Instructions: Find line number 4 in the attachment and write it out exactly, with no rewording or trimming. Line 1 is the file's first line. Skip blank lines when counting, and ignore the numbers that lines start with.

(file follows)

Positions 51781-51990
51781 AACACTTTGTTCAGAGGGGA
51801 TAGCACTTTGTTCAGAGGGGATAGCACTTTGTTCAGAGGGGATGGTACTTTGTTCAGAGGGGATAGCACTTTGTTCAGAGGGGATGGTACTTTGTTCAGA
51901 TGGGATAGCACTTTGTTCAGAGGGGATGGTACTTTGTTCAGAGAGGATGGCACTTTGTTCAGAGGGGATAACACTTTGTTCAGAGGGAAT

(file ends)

51901 TGGGATAGCACTTTGTTCAGAGGGGATGGTACTTTGTTCAGAGAGGATGGCACTTTGTTCAGAGGGGATAACACTTTGTTCAGAGGGAAT